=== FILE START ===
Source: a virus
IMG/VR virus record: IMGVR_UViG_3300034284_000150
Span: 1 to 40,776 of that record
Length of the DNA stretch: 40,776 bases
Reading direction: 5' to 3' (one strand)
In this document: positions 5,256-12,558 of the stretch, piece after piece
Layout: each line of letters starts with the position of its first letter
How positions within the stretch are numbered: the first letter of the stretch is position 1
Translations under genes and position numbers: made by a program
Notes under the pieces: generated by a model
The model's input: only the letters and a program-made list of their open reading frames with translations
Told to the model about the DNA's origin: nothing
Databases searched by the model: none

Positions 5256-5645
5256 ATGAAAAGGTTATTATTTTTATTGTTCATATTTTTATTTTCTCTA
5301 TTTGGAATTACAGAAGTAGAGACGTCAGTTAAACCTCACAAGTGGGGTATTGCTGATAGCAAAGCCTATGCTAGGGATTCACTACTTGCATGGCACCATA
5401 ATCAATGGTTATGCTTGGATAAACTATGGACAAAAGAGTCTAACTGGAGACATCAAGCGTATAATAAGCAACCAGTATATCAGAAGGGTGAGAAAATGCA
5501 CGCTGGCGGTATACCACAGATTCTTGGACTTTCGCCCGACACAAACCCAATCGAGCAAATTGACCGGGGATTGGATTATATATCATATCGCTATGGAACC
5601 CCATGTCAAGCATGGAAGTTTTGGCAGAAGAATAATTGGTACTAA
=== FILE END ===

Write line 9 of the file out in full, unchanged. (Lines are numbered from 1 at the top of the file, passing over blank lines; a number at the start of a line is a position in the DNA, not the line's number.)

Translations under genes and position numbers: made by a program